The worst fire in California’s history, responsible for destroying the quaint mountain town of Paradise, California and killing at least 63 people, was caused by multiple factors. Northern California suffered record droughts in the past year. The vegetation was then especially dry, making any fire that came into contact more explosive.
While California officials and utility giant PG&E have long warned that the warming climate will make the state more prone to wildfires, the immediate cause of the Camp Fire is still under investigation and an open question.
But the answer to that question, numerous investors and locals suspect, is PG&E. The utility on November 8 submitted an "electric incident report" to the California Public Utilities Commission to alert it that there was a power failure on a transmission line in Butte County, California.
Fifteen minutes later, the Camp Fire started. An attorney who plans to represent residents says that witnesses saw sparks flying from the transmission lines. The revelations have sent investors fleeing, cutting PG&E’s market value in half.
It wouldn’t be the first wildfire that PG&E allegedly helped cause. Cal Fire, the state agency charged with investigating and putting out wildfires, said that PG&E was responsible for starting at least 16 fires that contributed to the massive wine country disaster last year. Investigators found numerous instances where trees came into contact PG&E power lines and then caught fire. They said that PG&E is responsible for maintaining its power lines and keeping them a safe distance from trees.
The utility in June told investors it would pay out $2.5 billion to cover fire-related damage. But it now appears that PG&E is trying to pass at least some of those charges down to customers.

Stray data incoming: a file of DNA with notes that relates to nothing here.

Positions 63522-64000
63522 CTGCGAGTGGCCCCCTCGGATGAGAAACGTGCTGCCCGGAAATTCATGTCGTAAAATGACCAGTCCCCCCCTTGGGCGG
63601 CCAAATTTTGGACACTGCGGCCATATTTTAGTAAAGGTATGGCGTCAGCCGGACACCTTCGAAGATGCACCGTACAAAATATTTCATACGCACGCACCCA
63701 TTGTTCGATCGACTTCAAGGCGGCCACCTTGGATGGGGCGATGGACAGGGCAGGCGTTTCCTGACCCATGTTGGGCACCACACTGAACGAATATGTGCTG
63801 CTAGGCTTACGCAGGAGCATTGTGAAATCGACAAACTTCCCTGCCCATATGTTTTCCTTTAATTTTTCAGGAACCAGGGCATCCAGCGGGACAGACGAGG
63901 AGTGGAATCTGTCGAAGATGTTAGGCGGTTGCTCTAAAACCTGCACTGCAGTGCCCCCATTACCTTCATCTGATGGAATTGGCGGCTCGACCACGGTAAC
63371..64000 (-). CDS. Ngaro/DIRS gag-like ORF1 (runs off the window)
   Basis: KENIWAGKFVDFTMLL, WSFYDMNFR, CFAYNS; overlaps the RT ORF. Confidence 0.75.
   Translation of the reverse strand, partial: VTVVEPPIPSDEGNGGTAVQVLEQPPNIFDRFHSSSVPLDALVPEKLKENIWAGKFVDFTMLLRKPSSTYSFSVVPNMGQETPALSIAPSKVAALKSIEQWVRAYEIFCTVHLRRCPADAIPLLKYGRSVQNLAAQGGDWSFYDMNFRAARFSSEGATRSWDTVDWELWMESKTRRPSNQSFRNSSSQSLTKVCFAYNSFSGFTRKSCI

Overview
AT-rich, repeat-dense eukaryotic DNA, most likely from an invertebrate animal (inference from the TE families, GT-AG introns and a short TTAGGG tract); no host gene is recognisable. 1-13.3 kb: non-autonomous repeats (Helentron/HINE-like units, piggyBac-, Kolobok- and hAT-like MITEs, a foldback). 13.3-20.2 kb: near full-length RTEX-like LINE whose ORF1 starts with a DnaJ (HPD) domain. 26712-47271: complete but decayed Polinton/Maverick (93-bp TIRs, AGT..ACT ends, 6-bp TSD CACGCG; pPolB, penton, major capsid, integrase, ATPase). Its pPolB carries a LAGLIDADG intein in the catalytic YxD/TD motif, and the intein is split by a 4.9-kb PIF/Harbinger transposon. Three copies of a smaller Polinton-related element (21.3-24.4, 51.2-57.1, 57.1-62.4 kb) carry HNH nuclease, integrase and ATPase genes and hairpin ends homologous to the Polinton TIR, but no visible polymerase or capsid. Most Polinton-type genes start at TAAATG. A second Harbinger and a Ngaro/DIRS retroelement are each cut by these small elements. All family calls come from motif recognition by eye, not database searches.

Passing on costs
PG&E last month asked energy regulators for permission to raise consumers’ rates, the Associated Press reported on Friday. The utility said that the increases were necessary to pay for wildfire-related costs.
The news agency reports that PG&E said that its transmission lines and other equipment pose a higher fire hazard than any other utility.
"The implications of PG&E's exposure to potential liabilities associated with wildfires are dramatically magnified," the filing says. "Overcoming the negative financial impact of any significant damages that might ultimately be attributed to PG&E will require an ongoing commitment of capital from investors."
The request came after Gov. Jerry Brown signed into a law a bill that allows PG&E to use state money to pay for an estimated 200 plus lawsuits it is facing over previous wildfires. The legislation was controversial because it essentially puts taxpayers on the hook should a jury or judge find that PG&E was negligent or otherwise liable.
A spokesman for the utility responded with a statement to the AP that "PG&E's electrical system is not immune from the impact of increases in the frequency and severity of extreme weather.”
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